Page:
His cultivation of high officials in the Tunisian Office Des Cereales helped him obtain assurance that about five million jute bags would be exported from Bangladesh although recent directive required floating of tender to meet technical formality. The tender document was in French and gist was forwarded to BJMC headquarters with request to submit the document. BJMC advised the Ambassador who was resident in Tripoli that its European office in Brussels would submit the tender and take all follow-up action.

On subsequent query with the Office Des Cereales revealed that BJMC Brussels office did submit tender but a Brussels-based company won the tender beating Bangladesh by mere 50 cent per 100 bag in the negotiation that followed after opening of tender. The Tunisian officials ‘consoled ‘ the Ambassador saying that they insisted supply should come from Bangladesh for its proven quality. The head of BJMC office in Brussels was a model to emulate by bureaucrats in the sense that he opened the office almost 20 years ago , manned it until he closed it at his retirement in 2000.

The Jute Minister in mid-November said that with at least 50 years old machinery mills are running at a very low capacity and are unable to accept new order. Replacement of old units with the latest equipment is on hold due to lack of fund. Bad news for Economic Diplomacy! If mills cannot produce what will the Ambassadors sell.? Bad news for the Minister too. He is to run state owned enterprises under him with recurring loss due to low productivity. The World Bank South Asian region Vice-President made plain observation on 22 November in Dhaka that WB would stop funding loss-making state-owned enterprises and strongly advised those for privatisation.

The jute sector is the second highest foreign exchange earning entity and the largest employer. The Jute Minister may only beg the bosses to bid farewell to Iftar parties at public expense and to rein in mayhem of mass entertainment of elitists establishments of the government to save money to upgrade the mills to sustain economy. His prayer will fit in the framework of World Bank vice-president who asked the Finance Minister to stop wasteful public expenditure to qualify for loan.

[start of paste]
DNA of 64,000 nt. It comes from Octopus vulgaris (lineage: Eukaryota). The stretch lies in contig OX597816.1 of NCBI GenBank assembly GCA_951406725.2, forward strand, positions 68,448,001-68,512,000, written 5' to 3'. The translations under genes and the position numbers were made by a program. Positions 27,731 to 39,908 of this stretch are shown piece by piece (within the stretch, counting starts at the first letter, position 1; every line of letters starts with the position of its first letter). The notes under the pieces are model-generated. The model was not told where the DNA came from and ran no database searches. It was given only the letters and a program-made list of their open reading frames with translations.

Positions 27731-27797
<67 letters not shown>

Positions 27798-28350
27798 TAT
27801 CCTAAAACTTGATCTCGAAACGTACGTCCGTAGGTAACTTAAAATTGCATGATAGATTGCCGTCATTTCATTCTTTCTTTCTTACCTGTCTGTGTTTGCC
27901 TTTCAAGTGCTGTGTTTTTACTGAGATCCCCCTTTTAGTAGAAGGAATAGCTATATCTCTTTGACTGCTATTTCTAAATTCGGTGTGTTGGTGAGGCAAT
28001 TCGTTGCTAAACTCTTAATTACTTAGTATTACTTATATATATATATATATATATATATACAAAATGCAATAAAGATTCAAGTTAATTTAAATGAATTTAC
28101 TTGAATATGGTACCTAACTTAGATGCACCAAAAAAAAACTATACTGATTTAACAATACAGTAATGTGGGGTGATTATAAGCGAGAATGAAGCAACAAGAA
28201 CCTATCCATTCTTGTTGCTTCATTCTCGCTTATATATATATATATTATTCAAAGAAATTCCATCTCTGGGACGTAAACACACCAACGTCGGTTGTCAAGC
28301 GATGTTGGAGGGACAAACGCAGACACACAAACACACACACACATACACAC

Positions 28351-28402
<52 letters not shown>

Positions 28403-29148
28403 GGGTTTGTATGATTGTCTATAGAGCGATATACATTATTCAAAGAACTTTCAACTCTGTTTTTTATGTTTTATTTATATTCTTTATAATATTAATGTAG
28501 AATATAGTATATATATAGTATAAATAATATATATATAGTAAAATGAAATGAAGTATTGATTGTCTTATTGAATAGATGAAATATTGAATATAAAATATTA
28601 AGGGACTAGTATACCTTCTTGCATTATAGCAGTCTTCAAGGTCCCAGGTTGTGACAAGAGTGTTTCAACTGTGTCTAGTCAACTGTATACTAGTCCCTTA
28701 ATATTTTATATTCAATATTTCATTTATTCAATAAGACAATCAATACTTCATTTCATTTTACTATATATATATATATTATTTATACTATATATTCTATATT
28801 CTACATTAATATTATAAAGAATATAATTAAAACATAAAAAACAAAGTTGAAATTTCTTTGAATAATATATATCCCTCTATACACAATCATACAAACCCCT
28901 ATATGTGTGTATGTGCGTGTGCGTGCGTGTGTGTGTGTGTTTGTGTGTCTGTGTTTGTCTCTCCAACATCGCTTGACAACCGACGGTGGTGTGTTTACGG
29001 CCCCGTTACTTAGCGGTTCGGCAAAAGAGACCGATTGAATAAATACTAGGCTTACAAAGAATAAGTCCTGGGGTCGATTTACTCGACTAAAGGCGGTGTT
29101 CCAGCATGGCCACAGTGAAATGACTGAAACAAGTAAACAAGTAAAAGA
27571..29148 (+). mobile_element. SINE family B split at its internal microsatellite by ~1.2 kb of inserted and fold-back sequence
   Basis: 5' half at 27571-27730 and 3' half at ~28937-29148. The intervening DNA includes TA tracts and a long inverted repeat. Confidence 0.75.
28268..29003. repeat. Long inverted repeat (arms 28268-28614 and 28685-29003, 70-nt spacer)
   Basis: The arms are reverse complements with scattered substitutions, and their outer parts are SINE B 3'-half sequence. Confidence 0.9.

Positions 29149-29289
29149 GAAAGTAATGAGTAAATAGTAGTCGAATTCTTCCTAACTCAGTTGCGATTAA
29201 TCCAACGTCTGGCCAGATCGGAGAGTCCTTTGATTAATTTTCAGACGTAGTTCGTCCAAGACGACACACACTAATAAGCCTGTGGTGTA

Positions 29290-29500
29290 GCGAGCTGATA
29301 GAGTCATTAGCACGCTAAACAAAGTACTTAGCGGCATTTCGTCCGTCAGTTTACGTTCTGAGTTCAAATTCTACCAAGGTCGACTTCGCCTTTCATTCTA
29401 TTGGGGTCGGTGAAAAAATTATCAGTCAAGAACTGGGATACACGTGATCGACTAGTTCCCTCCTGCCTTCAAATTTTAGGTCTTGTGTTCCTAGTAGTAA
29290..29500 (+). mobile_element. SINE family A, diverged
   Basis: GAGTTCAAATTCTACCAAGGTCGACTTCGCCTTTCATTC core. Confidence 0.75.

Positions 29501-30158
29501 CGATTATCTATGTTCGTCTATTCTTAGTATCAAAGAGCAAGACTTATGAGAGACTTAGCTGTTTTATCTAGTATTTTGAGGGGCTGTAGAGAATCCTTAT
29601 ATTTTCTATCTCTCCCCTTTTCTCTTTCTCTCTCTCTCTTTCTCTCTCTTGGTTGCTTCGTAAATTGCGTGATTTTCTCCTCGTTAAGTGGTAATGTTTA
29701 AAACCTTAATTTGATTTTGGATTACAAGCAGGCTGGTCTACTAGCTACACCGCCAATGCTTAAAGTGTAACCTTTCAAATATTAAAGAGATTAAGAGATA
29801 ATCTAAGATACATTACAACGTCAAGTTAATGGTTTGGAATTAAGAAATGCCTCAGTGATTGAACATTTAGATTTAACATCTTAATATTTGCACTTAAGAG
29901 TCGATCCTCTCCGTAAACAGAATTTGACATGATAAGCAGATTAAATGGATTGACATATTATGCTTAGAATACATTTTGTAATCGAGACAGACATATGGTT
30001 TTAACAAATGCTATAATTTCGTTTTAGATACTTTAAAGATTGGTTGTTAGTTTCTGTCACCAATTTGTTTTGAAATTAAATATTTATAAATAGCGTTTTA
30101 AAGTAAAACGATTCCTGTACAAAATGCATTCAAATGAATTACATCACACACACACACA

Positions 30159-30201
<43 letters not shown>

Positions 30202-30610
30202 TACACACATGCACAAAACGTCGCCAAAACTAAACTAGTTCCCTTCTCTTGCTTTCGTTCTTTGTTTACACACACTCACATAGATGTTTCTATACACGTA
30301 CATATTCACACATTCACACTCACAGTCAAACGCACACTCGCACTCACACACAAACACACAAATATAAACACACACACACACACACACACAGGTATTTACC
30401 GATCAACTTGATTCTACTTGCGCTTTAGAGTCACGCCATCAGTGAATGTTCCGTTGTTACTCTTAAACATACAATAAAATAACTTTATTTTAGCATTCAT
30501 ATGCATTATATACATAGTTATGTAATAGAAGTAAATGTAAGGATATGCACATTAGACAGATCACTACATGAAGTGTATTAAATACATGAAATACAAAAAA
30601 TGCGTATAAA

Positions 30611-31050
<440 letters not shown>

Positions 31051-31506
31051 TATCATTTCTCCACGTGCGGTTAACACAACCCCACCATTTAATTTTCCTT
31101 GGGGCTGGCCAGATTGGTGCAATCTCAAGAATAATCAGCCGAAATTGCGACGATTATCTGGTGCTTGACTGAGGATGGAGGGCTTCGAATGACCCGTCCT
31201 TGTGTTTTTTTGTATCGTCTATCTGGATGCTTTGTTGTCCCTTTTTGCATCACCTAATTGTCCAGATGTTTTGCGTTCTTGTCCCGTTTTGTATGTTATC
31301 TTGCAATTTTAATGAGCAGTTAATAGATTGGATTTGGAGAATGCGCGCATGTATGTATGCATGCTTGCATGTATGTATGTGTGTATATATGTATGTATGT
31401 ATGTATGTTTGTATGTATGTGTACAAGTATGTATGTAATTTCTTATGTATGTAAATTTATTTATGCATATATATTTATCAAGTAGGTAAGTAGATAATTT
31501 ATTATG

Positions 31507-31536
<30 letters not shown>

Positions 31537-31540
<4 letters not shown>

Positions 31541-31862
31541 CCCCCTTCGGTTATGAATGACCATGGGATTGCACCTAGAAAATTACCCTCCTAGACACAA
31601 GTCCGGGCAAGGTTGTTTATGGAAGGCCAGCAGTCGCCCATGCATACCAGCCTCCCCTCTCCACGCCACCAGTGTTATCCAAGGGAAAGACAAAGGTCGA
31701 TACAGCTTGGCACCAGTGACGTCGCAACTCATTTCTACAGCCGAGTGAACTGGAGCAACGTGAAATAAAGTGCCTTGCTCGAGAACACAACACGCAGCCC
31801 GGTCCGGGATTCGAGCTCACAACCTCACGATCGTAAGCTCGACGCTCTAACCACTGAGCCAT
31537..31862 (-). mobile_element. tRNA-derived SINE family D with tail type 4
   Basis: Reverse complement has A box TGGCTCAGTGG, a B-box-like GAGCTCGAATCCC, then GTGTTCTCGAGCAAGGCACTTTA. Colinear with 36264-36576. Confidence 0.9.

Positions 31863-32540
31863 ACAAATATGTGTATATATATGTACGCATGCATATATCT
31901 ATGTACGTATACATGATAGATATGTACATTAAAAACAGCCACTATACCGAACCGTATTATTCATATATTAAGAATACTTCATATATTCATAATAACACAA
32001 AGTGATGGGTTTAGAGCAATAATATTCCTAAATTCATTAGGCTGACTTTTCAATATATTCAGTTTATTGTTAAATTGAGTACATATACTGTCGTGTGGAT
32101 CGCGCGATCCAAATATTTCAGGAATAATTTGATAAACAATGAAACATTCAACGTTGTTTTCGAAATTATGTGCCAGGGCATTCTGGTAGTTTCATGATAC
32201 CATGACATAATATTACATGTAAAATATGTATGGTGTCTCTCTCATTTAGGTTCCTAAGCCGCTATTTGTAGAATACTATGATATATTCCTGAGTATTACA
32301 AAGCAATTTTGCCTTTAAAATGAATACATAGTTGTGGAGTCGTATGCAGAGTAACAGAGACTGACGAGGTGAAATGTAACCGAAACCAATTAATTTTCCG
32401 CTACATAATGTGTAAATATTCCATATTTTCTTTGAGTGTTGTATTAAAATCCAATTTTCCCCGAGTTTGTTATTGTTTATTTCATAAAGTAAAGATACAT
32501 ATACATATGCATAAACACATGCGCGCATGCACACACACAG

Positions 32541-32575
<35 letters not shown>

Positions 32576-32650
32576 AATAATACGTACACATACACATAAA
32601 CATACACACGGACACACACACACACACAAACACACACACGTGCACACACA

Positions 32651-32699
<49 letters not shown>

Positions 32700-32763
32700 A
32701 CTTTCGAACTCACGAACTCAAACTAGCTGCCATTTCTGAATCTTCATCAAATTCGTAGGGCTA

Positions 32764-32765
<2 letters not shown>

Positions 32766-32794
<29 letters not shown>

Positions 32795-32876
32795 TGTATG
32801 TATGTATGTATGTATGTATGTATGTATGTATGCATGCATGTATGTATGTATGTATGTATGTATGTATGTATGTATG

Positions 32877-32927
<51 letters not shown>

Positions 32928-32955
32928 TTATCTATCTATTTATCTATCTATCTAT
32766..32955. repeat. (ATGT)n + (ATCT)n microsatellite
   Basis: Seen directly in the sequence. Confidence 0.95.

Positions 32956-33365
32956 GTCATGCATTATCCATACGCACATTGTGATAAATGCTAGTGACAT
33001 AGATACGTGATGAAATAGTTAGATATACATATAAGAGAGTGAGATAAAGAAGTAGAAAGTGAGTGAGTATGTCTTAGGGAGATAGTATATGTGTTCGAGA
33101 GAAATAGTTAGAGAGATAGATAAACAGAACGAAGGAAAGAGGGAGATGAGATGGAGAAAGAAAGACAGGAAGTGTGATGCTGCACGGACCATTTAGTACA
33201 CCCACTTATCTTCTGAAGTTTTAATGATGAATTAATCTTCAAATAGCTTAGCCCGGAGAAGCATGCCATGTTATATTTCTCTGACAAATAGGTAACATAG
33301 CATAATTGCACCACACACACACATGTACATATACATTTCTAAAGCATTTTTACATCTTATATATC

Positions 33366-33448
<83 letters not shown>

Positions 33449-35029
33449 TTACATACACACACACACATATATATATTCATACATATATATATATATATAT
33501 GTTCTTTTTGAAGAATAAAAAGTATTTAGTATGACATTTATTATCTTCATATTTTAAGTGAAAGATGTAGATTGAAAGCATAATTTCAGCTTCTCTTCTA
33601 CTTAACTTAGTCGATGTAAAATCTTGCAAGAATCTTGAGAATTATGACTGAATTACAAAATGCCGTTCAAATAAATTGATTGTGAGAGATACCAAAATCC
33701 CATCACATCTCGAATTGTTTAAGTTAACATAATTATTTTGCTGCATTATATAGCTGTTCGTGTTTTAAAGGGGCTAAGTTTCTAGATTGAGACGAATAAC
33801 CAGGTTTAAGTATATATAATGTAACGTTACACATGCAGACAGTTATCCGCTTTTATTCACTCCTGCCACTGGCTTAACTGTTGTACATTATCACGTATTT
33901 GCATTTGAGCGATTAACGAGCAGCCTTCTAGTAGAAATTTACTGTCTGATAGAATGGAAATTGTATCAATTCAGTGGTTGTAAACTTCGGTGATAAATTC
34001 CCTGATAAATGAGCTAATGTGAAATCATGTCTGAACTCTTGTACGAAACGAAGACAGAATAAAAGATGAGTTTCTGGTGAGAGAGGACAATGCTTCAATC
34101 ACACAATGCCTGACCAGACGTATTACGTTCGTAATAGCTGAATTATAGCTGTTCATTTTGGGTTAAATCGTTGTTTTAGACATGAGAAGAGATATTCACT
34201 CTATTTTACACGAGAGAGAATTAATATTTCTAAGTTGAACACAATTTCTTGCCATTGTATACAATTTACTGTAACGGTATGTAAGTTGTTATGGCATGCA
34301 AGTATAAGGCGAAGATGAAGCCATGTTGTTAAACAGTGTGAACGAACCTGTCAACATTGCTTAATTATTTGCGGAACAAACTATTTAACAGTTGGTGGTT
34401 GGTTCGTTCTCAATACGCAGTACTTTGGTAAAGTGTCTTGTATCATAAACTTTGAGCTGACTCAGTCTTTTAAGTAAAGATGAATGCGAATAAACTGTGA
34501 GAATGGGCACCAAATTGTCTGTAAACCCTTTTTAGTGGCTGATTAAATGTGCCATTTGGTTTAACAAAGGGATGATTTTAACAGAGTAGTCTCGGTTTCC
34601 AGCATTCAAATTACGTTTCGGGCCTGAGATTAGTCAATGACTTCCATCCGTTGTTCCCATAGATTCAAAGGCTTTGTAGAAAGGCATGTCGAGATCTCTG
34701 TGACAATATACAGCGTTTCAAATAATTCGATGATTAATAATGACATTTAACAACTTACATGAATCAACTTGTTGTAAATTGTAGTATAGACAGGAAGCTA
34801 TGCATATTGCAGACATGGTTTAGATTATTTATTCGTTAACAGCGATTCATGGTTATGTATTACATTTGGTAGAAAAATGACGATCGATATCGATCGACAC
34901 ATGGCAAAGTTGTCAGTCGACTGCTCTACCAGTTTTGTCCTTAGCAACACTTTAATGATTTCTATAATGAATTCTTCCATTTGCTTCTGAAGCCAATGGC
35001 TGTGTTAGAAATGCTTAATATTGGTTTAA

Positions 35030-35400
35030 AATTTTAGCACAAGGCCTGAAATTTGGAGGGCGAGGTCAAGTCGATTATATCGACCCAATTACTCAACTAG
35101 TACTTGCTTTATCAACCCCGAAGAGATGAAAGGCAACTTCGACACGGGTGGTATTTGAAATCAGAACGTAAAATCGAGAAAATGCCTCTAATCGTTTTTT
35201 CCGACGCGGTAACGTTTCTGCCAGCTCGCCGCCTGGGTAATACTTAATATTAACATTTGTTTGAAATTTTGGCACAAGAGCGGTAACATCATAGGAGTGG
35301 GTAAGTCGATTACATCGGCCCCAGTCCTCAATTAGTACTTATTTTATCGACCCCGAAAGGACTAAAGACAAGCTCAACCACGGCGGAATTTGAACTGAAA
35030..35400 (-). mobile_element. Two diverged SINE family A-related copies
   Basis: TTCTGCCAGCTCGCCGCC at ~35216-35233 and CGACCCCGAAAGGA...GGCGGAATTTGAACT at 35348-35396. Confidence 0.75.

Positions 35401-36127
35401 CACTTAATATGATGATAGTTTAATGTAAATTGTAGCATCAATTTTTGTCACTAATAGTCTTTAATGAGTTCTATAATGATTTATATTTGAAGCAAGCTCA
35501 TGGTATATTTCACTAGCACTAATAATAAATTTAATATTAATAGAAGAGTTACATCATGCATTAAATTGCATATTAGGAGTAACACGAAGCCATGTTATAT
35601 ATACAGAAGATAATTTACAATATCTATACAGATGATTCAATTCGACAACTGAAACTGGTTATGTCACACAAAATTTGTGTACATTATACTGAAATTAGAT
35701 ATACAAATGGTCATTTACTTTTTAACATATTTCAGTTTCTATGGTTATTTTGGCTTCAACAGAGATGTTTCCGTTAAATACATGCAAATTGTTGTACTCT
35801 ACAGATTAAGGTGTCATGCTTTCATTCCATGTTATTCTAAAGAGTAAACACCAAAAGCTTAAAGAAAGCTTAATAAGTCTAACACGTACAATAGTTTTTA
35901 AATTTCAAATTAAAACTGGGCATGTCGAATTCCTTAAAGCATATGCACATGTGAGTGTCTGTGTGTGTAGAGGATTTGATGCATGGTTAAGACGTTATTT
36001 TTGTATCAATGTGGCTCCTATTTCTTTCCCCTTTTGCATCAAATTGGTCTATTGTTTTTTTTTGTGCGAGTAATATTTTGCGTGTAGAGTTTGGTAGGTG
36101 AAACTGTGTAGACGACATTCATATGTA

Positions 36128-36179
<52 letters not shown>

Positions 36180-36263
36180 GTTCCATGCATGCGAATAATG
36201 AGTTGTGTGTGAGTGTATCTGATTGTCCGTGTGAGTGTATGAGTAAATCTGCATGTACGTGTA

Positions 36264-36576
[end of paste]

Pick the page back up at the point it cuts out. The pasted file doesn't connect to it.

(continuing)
The writer attended observance of red letter days of some of our donor countries in prayer at the principal church and concert in national theatre with no refreshment served at the public expense or at best vin de honour to keep the public expenditure at the minimum. Money thus saved goes to the fund for development assistance program to Third World countries like Bangladesh. The representatives of the donor countries in Dhaka mock at our extravaganza with borrowed money. A set of officers are posted to economic, commercial and labour wing of our Embassy to assist the Ambassador to protect and promote economic interest of the country. Most of these officers qualify to foreign posting for serving as private secretary to Ministers or Deputy Commissioner or unfit for further promotion in certain establishment or on compassionate grounds. They are ignorant of the professional skill necessary for the challenging job of economic diplomacy abroad where other countries are competing the same ground. As they are found wanting in their assignment, a long list of grievances against the Ambassador are reported to the sending ministry to cover up incompetence. In Bangladesh work culture parent Ministry in general uphold its own officer right or wrong. The wings in the Missions are de jure under the Ambassador but remain de facto under the parent ministries. Dual control of wings takes its toll on economic diplomacy of the country.

Bangladesh wage earners abroad and their average annual two billion dollar remittance is the most important element of economic diplomacy. Unfortunately the golden goose that lays golden egg has been under threat of being slaughtered at the hand of a section of greedy recruiting agents and their unholy collaborators in the government sectors. It calls for immediate intervention. A laissez faire prevails in exporting manpower overseas at the peril of the interest of workers both at home and abroad. Strict compliance of the existing recruitment rules together with amalgamation of Bureau of Manpower Employment and Training [BMET] and Bangladesh Overseas Employment Services Limited [BOESL] into a single entity under Department of Overseas Bangladeshis to monitor market, to rein in unscrupulous recruiting agents, produce semi-skilled and skilled workers and look after welfare of the wage earners brook no further delay to sustain flow to retain overseas employment.

Bangladesh economic diplomacy may begin at home with convening of meeting of Labour Attaches, Economic and Commercial officers and Ambassadors in the ten manpower importing countries to take stock of field situation. Such a meeting was held in Dhaka in 1994 spreading into 22 sessions in ten days encompassing both public and private sectors provided a clear direction to Envoys to pursue economic diplomacy for Bangladesh. This pragmatic approach is more relevant today.

 Source: The Daily Independent, Dhaka,  December 27, 2001